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As Good As It Gets
Time Out says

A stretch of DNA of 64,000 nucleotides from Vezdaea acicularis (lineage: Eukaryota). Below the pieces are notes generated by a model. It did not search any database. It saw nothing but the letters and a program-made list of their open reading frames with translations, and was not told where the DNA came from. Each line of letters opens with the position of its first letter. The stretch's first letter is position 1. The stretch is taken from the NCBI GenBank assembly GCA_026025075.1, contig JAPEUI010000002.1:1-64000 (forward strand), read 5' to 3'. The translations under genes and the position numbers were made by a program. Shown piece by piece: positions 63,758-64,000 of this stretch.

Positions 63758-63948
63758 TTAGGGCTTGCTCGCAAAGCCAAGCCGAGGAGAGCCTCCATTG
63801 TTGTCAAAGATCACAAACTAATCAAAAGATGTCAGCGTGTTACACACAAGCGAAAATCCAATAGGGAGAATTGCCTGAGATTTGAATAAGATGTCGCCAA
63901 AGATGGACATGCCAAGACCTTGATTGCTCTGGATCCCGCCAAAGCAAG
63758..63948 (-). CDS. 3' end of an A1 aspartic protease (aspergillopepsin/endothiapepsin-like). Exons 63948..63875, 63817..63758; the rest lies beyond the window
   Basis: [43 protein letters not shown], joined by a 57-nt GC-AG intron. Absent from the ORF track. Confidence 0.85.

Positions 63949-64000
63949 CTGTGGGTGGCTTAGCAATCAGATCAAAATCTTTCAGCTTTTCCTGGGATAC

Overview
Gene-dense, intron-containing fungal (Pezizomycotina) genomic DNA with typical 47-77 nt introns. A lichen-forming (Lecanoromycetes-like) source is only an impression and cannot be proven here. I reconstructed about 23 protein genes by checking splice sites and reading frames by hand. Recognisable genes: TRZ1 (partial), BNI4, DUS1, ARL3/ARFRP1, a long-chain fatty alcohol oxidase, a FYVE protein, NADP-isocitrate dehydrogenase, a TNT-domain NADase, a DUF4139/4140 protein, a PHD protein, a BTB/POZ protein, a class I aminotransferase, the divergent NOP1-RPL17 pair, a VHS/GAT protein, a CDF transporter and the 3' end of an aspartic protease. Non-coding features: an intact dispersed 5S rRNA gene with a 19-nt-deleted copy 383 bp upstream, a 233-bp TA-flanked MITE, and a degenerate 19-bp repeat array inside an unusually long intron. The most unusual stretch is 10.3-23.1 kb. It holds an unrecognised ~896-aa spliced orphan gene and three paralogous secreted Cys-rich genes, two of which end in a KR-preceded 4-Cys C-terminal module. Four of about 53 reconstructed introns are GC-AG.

New York romantic novelist Melvin Udall (Nicholson) doesn't live up to his writing: an obsessive-compulsive, he's given to insulting whoever he meets. Melvin lowers his defences, however, after he's lumbered with the dog belonging to his neighbour Simon (Kinnear), a gay artist recuperating from a mugging, and after he decides to lure Carol (Hunt), a waitress at his local diner, back to work by offering to pay for her young son's treatment for asthma. So begins Melvin's unwitting progress towards something resembling normal behaviour. The film may be more ambitious and sophisticated than most Hollywood comedy-dramas, but for all the delight it takes in Melvin's outrageous sarcasm, it never quite eschews cornball cliché. Nicholson gives a committed, credible, typically charismatic performance, and the rest of the cast lends able support. The trouble lies in the rambling narrative, Brooks' cautious direction and the cosy tone which renders the whole thing reminiscent of an extended sitcom.